Corneal Transplantation

A corneal transplant, also known as corneal grafting or keratoplasty, is an operation that replaces the opaque cornea with a clear cornea obtained from a human donor.

Corneal grafting improves visual acuity, preserves or reconstructs the anatomy of the eye, removes tissues unresponsive to treatment and provides cosmetic improvements to patients with corneal scars.

History of corneal Transplants
The first cornea transplant was performed by Dr. Eduard Konrad Zirm of Austria, on 7 December, 1905. The surgery that he performed was also the first successful human tissue transplant .

Two of the other prominent pioneers of keratoplasty are Dr. Ramon Castroviejo Briones from Spain and Dr. Vladimir Filatov from Russia.

For centuries before Zirm’s stupendous accomplishment, the idea of replacing an opaque cornea with a good one had been in circulation. It was the attendant advances in the fields of anaesthesia and antisepsis during this time that finally tilted the balance to make the surgery possible. However, even after this first one, there was a wait of several decades, when the procedure was fine tuned, before keratoplasty became common.

In the latter half of the 20th century, the pioneering doctors and scientists were able to cross several milestones in technique and instrumentation, including the use of better microscopes and sutures that were finer than human hair. This was the tipping point. Keratoplasty finally became a procedure that could be carried out with the expectation of a successful graft and improved vision. Since then, more than a million people around the world have had their eyesight restored through corneal transplants, the most successful of all transplants.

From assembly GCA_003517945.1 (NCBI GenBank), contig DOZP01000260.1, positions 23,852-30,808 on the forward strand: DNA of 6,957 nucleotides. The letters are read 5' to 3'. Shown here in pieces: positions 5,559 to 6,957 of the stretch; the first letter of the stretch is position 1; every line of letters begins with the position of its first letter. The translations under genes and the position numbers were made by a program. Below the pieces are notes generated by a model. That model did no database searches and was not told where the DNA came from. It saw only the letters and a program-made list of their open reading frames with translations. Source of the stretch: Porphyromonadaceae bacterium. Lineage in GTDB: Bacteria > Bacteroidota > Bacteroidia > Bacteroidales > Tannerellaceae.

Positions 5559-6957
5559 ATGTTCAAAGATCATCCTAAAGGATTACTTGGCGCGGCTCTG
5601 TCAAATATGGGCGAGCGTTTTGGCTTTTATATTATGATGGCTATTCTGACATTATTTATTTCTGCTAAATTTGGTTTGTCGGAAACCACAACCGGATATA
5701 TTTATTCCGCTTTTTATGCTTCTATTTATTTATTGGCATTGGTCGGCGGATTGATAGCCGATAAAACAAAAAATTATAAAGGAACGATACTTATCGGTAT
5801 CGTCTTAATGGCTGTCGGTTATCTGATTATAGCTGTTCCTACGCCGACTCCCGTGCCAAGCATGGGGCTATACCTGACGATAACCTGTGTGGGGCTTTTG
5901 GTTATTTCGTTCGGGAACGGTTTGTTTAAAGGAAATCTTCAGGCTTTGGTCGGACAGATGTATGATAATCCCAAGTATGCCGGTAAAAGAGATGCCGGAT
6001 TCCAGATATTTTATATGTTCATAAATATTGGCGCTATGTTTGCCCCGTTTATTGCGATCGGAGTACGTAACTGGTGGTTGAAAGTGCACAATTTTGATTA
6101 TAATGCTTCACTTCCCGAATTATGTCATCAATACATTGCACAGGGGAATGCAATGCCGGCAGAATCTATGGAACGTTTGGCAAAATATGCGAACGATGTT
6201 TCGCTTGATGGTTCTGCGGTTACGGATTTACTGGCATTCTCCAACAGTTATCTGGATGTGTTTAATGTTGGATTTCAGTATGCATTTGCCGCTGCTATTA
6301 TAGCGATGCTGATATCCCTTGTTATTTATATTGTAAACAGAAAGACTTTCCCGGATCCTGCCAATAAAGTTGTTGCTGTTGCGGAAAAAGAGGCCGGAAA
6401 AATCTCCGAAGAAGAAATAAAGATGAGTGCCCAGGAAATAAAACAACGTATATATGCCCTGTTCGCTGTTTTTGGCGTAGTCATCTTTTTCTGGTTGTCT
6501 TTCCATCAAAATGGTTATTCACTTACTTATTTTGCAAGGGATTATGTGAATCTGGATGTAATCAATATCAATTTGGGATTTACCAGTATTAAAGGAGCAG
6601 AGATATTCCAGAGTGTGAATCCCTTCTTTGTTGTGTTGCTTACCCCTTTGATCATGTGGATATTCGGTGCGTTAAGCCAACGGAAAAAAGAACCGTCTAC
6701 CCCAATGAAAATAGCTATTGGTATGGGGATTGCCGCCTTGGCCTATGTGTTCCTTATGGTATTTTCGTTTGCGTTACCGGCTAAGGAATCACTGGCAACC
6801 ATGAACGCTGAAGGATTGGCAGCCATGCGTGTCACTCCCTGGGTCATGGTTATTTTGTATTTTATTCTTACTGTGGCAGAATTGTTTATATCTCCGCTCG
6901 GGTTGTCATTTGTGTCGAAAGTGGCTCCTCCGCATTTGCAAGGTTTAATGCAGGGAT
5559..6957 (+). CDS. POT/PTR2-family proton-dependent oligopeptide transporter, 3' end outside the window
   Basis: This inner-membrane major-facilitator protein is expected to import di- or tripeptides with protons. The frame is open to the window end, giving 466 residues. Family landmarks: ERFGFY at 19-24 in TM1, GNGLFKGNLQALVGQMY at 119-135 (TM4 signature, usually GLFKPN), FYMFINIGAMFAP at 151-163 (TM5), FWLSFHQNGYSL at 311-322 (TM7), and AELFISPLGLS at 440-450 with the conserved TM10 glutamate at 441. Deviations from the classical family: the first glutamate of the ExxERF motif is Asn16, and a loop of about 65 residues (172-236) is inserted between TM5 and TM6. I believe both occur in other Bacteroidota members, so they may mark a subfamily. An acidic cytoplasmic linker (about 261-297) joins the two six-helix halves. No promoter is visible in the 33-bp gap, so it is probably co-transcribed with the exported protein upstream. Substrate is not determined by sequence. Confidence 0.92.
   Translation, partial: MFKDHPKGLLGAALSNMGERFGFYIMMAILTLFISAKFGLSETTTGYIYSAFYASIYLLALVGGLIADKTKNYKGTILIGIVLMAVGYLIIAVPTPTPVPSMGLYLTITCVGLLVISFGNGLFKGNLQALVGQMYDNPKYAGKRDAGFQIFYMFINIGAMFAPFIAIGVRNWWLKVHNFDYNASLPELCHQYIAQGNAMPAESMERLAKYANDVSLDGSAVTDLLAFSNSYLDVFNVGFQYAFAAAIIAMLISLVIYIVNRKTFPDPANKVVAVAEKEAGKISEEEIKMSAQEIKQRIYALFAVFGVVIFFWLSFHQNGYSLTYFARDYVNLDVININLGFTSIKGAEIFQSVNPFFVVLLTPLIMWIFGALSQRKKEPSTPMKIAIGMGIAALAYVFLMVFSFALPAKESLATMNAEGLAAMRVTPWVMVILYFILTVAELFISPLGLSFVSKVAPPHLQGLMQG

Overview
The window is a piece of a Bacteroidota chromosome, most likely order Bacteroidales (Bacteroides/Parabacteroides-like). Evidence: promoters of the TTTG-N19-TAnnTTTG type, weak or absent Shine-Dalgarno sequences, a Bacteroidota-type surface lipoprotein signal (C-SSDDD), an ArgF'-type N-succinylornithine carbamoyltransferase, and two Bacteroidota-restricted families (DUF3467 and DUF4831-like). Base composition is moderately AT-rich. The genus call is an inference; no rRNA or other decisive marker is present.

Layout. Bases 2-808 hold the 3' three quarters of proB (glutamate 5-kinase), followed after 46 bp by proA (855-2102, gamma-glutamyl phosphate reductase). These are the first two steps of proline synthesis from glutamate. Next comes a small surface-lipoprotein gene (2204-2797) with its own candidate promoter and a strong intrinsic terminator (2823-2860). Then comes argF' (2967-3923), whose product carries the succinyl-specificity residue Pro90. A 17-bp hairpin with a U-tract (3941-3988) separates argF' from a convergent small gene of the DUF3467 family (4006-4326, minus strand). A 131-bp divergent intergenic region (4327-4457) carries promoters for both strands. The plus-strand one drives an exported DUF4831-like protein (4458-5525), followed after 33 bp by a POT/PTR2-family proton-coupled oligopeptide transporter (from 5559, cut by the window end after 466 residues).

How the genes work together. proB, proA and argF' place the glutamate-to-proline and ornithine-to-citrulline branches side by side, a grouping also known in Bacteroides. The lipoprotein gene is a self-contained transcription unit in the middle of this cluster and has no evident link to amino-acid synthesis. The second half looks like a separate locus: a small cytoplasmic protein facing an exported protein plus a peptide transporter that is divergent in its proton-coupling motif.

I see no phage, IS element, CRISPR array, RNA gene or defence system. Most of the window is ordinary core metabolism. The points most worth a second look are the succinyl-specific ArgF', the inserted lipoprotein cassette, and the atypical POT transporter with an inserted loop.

Alternatives for Corneal Grafting
Thousands all over the world have benefitted from the wonderful surgery of corneal grafting. However, it is not the last word in restoring sight to the many corneal blinds living in a world of darkness.

The technique of Phototherapeutic Keratectomy (PTK) provides an alternative to the long wait for a donor eye that can go on for years or even a life-time. This surgery involves using a computer-controlled, precise laser to excise tissue from the cornea, in order to remove superficial irregularities and surface opacities associated with many dystrophies and scars.

Since thin layers of the diseased tissue are microscopically vaporized by the laser, there is very little trauma to the area surrounding the site of treatment. New tissue grows over the surface that has been smoothened and cleansed by surgery.

Unlike in a corneal transplant, recovery for PTK takes only days, instead of months. The return of vision can occur rapidly, especially if treatment has been confined to the top layer. Studies show a success rate of 85 percent for PTK.

PTK ensures minimal tissue removal and surgical treatment and is therefore, a much better option than the mechanical keratectomy that was used before.